Marigold Maison: Accessible Indian Cuisine Arrives in Paradise Valley
Don't skip the Samosa Chaat at Marigold Maison.
When a new spot opens in town, we can't wait to check it out -- and let you know our initial impressions, share a few photos, and dish about some menu items. First Taste, as the name implies, is not a full-blown review, but instead a peek inside restaurants that have just opened, sampling a few items, and satisfying curiosities (yours and ours).
Restaurant: Marigold Maison Location: 4720 E. Cactus Rd., D118 Open: About two weeks Eats: Indian Price: $25+ per person
Marigold Maison could be considered a reincarnation of the original Bombay Spice Grill restaurant located at 10810 N. Tatum Boulevard in Paradise Valley. That restaurant closed and relocated under the same name at 4720 E. Cactus Road last summer, also transforming from a full service restaurant into a fast-casual, quick service spot at that time.
Now owner JNK Concepts has gotten rid of the Bombay Spice name and gone back to a full-service restaurant concept. It's billing Marigold Maison as an expanded version of Bombay Spice.
The restaurant, which is tucked into the side of a north Phoenix strip mall, still feels slightly like its former self. Yes, the dining room is handsomely decorated with murals and hanging lanterns; it also features an open kitchen clearly designed for a quick-service concept. In the end it's not enough to spoil the atmosphere, but does take away from the attempt to make this an upscale dining spot. The introduction of table clothes and full table settings (wine glasses, cloth napkins, and all) do something to help.
The restaurant offers a small but acceptable selection of wines by the glass and bottle, as well as beers, three cocktails, and five homemade natural refreshments.
We tried the Chai-Carumba ($8), a concoction of spiced whiskey, chai tea, coconut milk, and tamarind. The flavor and texture of fell somewhere between a Thai iced tea and an Irish coffee - and your opinion on this drink's success will hinge entirely on your thoughts about those two drinks. Particularly, the idea of blending them together into one glass.
The Nimbu Pani ($5) probably has wider appeal. Made with fresh squeezed limejuice and ginger cardamom infused lemon syrup, this made for a refreshing drink best described as spiced limeade. Though not bad, it probably sounds better on paper than in practice. For the safest bets, we'd recommend sticking with beer and wine.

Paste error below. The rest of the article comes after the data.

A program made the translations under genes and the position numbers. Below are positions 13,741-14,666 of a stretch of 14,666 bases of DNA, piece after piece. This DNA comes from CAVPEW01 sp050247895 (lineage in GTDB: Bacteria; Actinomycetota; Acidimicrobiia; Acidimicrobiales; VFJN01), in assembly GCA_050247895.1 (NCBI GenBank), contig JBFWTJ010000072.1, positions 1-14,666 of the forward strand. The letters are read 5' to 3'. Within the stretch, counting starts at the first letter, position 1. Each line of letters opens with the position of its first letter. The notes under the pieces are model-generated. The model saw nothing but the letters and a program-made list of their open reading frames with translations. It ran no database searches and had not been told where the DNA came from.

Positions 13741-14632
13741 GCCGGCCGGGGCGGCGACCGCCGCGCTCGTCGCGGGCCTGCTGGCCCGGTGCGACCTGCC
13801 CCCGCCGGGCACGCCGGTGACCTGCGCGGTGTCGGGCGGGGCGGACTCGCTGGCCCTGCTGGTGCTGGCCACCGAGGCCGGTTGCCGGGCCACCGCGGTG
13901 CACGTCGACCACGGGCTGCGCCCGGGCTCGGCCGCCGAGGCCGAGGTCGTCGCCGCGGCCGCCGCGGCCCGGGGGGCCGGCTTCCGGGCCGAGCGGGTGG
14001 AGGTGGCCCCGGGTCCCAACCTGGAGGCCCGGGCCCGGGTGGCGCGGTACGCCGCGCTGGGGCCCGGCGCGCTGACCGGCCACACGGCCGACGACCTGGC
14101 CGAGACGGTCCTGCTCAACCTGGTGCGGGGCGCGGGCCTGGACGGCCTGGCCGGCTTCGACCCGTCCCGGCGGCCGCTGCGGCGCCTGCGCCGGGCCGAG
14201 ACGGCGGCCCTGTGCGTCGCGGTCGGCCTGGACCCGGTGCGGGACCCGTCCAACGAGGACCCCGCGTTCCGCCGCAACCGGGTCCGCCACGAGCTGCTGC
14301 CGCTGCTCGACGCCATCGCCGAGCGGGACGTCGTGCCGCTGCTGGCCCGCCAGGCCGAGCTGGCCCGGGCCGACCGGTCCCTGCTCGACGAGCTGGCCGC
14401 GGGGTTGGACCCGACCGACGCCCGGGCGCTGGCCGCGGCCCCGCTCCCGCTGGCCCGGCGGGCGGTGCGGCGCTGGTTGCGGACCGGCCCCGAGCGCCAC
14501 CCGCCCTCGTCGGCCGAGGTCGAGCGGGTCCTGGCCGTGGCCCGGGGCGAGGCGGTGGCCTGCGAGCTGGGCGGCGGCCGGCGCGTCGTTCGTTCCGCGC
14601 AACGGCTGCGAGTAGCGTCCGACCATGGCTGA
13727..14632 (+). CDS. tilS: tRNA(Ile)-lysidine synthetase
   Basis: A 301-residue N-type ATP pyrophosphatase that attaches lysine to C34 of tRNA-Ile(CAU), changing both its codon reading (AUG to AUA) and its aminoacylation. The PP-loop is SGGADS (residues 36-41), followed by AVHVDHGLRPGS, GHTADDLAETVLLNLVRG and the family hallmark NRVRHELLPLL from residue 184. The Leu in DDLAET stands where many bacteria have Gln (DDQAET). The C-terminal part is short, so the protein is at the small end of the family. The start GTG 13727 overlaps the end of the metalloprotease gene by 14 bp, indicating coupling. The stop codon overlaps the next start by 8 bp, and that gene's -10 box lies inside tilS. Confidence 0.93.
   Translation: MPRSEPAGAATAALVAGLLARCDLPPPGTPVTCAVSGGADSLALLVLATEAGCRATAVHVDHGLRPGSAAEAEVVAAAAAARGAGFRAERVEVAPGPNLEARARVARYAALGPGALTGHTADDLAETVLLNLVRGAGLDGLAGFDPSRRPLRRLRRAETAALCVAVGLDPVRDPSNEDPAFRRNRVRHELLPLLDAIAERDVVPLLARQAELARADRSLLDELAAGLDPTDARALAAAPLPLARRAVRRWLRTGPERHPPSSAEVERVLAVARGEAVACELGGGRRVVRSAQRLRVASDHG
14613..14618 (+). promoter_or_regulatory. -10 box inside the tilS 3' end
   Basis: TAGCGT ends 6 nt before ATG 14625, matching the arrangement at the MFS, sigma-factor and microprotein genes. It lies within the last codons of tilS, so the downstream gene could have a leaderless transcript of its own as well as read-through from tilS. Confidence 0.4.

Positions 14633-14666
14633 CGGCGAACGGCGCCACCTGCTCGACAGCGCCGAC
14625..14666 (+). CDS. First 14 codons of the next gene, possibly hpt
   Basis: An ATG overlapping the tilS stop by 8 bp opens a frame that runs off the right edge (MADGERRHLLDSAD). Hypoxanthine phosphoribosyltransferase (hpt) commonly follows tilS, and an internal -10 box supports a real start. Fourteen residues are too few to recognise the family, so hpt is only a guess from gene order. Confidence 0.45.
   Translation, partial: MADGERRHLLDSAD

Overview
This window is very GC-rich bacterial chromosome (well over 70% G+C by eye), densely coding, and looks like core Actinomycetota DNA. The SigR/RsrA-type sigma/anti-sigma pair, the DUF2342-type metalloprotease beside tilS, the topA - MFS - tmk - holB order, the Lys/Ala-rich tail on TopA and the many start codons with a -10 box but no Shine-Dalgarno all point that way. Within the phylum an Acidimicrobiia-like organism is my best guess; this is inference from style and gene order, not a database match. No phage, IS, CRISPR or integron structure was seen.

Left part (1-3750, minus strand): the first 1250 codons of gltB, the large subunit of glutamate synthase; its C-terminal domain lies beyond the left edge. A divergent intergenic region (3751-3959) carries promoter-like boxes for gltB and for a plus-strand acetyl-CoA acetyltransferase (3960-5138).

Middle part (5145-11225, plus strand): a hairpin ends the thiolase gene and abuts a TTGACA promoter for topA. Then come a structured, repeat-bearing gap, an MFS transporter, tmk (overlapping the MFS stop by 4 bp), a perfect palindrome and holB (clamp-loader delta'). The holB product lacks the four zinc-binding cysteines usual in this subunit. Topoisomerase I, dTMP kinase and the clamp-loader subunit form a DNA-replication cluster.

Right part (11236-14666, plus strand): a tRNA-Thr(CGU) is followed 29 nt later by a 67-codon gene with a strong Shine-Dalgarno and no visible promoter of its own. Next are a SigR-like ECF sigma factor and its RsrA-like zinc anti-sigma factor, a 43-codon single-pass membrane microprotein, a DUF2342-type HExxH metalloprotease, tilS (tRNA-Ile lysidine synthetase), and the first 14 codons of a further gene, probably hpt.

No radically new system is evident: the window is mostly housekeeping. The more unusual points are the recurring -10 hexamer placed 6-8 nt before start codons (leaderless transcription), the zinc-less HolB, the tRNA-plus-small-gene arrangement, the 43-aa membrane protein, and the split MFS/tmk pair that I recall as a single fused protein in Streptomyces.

About a third of the restaurant's food menu is dedicated to starters and shareable plates including a section of Street Food and South Indian Specialties. And though it's tempting to go for familiar options like Samosa or Chickpea Hummus, taking a risk on something new will probably be more rewarding.
At least that's the case with the Samosa ($5) and the Samosa Chaat ($8). While Marigold Maison's Samosa was a satisfying starter, the better option is to go for latter choice. The savory snack is common Indian street food made of pieces of samosa smothered in yogurt, chickpea, onions, tomato, and cilantro. It looks like a hot mess when arriving at your table, but the contrasting flavors and textures are a real delight.
And if you've never had a dosa, Marigold Maision offers a version that may not be the best in town, but is nevertheless good for your first try. The Masala Dosa ($9) arrives propped up like an edible tent under which you'll find a spiced mixture of potatoes and onions. It's best to enjoy this dish with your hands, breaking off pieces of the crispy crepe and using them to scoop up the filling.
By this time, though, you'd better have ordered your entrees. If not you may find yourself waiting quite some time for them to arrive. We placed our orders while finishing our appetizes and waited at least 40 minutes after that for the next course to arrive. The service during our lengthy meal zigzagged between being overly zealous and mildly inattentive; it seems like the staff may still be finding their legs.
From the selection of Tandori Specialties, we tried an order of Tandori Shrimp ($15). The generous serving of grilled butter flied jumbo shrimp were well seasoned with spices including chipotle and tamarind, but felt a little dry compared to the other dishes. Served with a side of basmati rice, this dish seemed to be begging for a side of sauce.
The restaurant's rendition of Chicken Tikka Malasa ($15) is mild, but enjoyable. The dish offers a nice balance of flavors including tomato, cream, and fenugreek and the creamy texture makes it perfect for dipping pieces of Spice Naan ($4), which -- despite what our server says -- are indeed quite spicy. The bread comes sprinkled with chili flakes and cilantro, begging for it to be cooled in creamy curry.
The most memorable dish we tried came from the vegetarian portion of the menu. Marigold Maison's Mutter Paneer ($14) offered a perfectly balanced curry of tomato, ginger, onion, and cream that was studded with bright green snow peas and hunks of paneer. The unaged cheese has a delicate, milky flavor and texture reminiscent of tofu making this a light but filling dish that's far from short on flavor.
Each of the entrée comes with one piece of tandori bread. But unless you're not planning on enjoying any of the entrée's rich curry sauce, you're going to need to more. The regular Naan ($2) will showcase beautiful black charred bubbles and a perfectly airy texture. But the Garlic Naan ($4), dressed with garlic, cilantro, and olive oil is also a very good option.
Service issues aside, Marigold Maison seems poised to do well in its north Phoenix neighborhood. The menu offers a wide variety of regional specialties in a way that makes Indian cuisine feel immediately accessible. The price point may exclude it from being an everyday dining spot, but for a quality and portion of food the value feels right.
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